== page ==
When is it okay to question authority? It’s a question that causes a lot of confusion in a business culture. There’s a core belief that’s hard to shake: the idea that you “have” to do whatever your boss tells you.
Any manager will say they’d love it if their employees took on more responsibility. Some managers understand that, for that to happen, they need to challenge people more. This means asking far more, and far deeper, questions to make sure employees understand what’s being asked. But very few managers ever put it all together. The question is why. It’s also the answer.
When the people on your team understand the “Why?” they can own the project or task better. They have context. They understand the logic. They know that other possible options were considered and why this one was chosen. They can apply that learning to other tasks. In other words, employees grow, and the company grows as a result when people understand the “Why?” of things.
But there are breakdowns. Managers get too busy. They find themselves in firefighting mode and don’t have time to train the right way. But the job still needs to get done. So, they resort to “telling.” Telling without explaining is how managers become supervisors, taskmasters instead of mentors. In the frustrated and overwhelmed reality of the supervisor, employees who ask “Why?” are an annoyance—they get annoyed looks or frustrated retorts. Those looks and responses are sometimes subtle. Sometimes they’re not. Either way, the cultural divide deepens.
I’ve never met a manager who set out with the intention to shut their people down. But, bit by bit, that’s what happens. And, it only has to happen a few times for the person on the team—even the “A player”—to give up trying. The team’s trust in their manager is a fragile thing. It’s fragile because the employee is reasonably concerned about going too far and getting fired. The power dynamic is weighted heavily against them; they have every reason to hide instead of push.
So, here’s where we are. On one hand, we have managers complaining that their employees don’t challenge them enough (without realizing they’re playing a major part in why that’s happening). On the other hand, employees complaining that their managers don’t listen (without realizing how they’ve given up trying, or never really did in the first place). Each side points to the other party as the cause.
Who will break the cycle? Will you?
If you and your manager have both read this article, that’s a good place to start. If you can have a conversation about this dynamic, you’ve taken the first step: defining the problem in as simple a way as possible.
For employees: Ask your manager if you challenge them enough. Ask for feedback about how respectful your “Why” questions are. You’ll likely be surprised at how not-challenged your managers feel by the questions you’ve asked up to this point.
For managers: Ask your employees if there are ways they don’t feel listened to. Listen between the lines—remember the power dynamic at play here—for what you suspect is true but they don’t feel comfortable telling you. You’ll likely be surprised at how difficult it is for them to be honest with you about things you both know are obvious elephants in the room.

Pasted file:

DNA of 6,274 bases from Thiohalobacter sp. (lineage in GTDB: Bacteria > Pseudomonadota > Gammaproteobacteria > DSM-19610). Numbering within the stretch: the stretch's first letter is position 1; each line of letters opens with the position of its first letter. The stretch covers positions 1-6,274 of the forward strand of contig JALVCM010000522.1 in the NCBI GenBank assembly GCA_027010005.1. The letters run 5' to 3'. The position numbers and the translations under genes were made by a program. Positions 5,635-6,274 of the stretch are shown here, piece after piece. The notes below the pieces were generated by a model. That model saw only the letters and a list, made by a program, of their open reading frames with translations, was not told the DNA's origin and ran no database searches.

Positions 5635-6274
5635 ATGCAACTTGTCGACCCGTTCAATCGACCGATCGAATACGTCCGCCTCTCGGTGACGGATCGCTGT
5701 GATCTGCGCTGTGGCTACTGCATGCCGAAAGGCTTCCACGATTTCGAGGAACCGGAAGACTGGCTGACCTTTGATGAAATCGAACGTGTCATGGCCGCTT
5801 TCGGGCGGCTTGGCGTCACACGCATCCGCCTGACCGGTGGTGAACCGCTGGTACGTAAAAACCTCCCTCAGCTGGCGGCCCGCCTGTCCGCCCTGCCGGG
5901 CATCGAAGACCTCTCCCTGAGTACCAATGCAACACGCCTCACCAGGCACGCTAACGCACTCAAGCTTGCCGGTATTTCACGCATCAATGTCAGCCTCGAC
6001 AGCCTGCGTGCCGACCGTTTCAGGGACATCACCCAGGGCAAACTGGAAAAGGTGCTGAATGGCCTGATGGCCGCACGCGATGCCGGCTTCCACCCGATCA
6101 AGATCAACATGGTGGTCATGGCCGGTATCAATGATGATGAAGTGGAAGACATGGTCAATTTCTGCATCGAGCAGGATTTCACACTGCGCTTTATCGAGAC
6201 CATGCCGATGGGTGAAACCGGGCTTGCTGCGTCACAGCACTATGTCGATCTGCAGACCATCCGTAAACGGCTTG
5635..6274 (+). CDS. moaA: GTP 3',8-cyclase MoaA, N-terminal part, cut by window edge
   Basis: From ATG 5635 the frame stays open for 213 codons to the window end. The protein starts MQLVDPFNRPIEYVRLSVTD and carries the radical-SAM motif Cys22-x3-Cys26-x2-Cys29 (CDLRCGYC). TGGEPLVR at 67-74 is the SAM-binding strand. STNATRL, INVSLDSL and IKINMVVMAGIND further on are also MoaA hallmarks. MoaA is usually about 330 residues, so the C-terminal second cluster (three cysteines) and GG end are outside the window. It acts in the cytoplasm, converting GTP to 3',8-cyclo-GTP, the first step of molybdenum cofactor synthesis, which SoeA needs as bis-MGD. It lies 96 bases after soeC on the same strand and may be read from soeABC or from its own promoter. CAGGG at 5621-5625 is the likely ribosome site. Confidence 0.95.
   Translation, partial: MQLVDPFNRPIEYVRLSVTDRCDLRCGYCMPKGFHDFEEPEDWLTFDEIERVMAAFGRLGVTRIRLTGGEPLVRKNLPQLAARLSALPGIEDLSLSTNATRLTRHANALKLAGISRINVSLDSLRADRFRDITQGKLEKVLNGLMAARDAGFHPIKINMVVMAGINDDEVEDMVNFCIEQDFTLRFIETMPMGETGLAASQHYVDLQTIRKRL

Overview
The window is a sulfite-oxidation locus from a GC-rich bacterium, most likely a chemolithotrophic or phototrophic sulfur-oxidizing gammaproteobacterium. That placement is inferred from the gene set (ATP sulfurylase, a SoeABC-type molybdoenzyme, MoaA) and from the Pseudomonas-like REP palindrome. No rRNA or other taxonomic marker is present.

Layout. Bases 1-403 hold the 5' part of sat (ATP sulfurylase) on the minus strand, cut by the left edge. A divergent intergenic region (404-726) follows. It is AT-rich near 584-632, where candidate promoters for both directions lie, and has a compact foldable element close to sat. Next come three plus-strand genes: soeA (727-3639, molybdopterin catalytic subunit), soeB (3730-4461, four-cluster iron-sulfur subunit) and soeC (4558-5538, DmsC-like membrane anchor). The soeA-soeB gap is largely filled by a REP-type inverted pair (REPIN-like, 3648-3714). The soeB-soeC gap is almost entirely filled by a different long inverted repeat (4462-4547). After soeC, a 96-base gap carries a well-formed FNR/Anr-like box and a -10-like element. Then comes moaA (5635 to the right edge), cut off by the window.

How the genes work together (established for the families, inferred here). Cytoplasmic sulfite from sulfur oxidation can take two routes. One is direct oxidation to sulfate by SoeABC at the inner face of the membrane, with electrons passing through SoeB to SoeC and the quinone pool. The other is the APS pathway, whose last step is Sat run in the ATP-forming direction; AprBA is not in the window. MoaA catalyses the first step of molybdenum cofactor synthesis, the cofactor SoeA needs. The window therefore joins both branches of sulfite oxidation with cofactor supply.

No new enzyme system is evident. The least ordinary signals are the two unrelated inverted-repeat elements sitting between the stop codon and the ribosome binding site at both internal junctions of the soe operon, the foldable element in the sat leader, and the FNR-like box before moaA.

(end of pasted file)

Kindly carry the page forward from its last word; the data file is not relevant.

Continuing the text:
For everyone: Listen. Learn. Repeat as necessary.
The ideal company culture values a respectful questioning of authority. In that kind of culture, every manager has a responsibility to respond to any reasonable “Why?” question that an employee brings.
A manager who doesn’t take the time to explain the “Why?” behind a change, a directive, a task, etc. is treating employees like children who have no other choice but to do what they’re told (or quit). If you manage this way you’ll get exactly that—compliance at best, but no genuine ownership or personal responsibility. You’ll also lose some of your best people, who value their professional development too much to stick around.
An employee who doesn’t take on the responsibility to ask “Why?” when something isn’t clear plays their part in perpetuating the stuck dynamic. You break the dynamic by asking—in a respectful, non-combative way, and by being willing to consider that perhaps the answer has already been given, and you just don’t understand or don’t agree. Watch out for using the “Why?” as a weapon to avoid doing unpleasant work. Doing unpleasant work is a part of life. And, with the right attitude, you can find the joy in just about any task.
You’ll discover that the issue starts to resolve in the willingness to talk about it. The “Why?” questions ferret out things that don’t make sense. This can feel like a threat to a manager—it tugs on the insecurities we all have. If you’re a manager and feel threatened by a “Why?” question, or you don’t feel equipped to answer it, use it as an opportunity for growth. Instead of making the employee pay—by shutting them down for asking it—see it as an invitation to ask more “Why” questions of yourself. Use it as an opportunity to get some mentoring from your manager or someone else you trust. Maybe you want to have a mentor.
Ask yourself: “Why do I feel threatened by my employees owning their jobs more, and becoming more competent?” “Why am I not asking my manager the same question my people are asking me?”
The more people in your culture embrace the “Why?” question, the smarter and more skilled your team will get. Problems will get solved once, at the root. If you let “Why?” be seen as insubordination, the root will remain untouched. The choice is there for everyone.